Biden Apologizes to Turkey, UAE for Frank Assessment of Syria Conflict

Harvard Speech Fuels Outrage Among Allies

A high-profile Thursday speech at Harvard’s Kennedy School landed Vice President Joe Biden in some hot water, as he offered unusually frank comments on the rise of ISIS and other Islamist factions in Syria.

During the speech, Biden said Turkey, Saudi Arabia, and the United Arab Emirates “poured hundreds of millions of dollars” into the Syrian rebellion, and started a “proxy Sunni-Shia war” in the region. He declared the nations America’s “biggest problem” in Syria.

Which didn’t sit well with those nations, not so much because they didn’t mention the US doing the exact same thing, but because the truth isn’t the sort of thing you say publicly.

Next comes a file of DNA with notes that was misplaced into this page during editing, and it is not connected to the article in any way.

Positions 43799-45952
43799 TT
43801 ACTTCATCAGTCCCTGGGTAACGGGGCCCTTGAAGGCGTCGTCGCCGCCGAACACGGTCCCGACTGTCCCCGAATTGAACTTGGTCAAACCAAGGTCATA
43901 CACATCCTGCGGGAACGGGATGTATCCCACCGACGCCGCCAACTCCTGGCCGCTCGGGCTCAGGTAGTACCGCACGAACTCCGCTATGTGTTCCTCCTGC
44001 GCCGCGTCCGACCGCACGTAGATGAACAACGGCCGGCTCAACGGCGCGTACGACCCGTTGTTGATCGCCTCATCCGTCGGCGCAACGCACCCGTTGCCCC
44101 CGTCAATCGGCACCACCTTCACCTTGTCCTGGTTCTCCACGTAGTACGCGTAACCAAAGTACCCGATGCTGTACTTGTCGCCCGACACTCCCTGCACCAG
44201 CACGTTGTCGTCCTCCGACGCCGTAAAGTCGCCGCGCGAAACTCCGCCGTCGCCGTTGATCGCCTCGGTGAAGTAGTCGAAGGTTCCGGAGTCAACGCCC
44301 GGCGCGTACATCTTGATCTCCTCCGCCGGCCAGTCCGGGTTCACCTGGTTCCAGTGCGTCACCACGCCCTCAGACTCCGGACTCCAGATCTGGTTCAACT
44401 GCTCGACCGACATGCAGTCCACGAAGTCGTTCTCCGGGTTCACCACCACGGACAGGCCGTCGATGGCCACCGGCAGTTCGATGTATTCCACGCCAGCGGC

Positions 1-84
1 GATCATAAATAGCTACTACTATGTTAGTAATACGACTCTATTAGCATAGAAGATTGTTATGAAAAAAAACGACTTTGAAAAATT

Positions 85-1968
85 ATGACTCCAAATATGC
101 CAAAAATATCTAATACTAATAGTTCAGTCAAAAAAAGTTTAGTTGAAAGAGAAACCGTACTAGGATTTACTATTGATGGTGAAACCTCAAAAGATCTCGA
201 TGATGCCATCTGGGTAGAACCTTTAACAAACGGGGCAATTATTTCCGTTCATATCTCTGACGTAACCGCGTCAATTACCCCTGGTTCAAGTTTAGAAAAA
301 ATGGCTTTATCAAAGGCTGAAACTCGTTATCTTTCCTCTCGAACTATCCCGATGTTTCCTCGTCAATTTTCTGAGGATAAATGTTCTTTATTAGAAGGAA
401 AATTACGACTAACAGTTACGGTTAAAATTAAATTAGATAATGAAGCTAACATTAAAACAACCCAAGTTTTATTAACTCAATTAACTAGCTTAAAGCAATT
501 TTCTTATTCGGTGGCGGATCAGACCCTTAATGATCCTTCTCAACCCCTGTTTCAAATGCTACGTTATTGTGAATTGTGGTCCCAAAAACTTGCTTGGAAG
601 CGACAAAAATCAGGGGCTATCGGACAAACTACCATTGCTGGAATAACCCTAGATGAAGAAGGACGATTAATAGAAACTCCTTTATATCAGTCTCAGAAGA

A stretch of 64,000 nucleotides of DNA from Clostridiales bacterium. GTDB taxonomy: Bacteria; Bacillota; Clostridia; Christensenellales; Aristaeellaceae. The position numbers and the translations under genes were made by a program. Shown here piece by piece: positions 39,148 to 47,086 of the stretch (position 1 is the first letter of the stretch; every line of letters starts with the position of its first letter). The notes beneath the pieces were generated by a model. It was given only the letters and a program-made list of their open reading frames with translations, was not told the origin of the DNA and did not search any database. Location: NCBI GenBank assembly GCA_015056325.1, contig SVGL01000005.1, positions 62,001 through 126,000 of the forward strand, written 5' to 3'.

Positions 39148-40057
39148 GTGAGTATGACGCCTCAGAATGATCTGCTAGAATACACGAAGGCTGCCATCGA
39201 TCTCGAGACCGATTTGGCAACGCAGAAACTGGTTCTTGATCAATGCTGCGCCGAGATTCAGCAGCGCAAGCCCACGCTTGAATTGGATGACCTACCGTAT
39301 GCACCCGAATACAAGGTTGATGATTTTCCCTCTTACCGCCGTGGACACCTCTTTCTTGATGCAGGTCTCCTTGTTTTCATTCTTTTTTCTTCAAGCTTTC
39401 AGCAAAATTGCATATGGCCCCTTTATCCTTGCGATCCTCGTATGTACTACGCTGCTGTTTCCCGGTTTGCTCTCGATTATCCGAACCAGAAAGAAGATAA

Biden, needless to say, ended up having to make apology phone calls, with both Turkey and the UAE reporting Biden called to thank them for being allies and apologize for the “implication they supported militants,” even though they both clearly supported militants.

Author: Jason Ditz

Jason Ditz is Senior Editor for He has 20 years of experience in foreign policy research and his work has appeared in The American Conservative, Responsible Statecraft, Forbes, Toronto Star, Minneapolis Star-Tribune, Providence Journal, Washington Times, and the Detroit Free Press.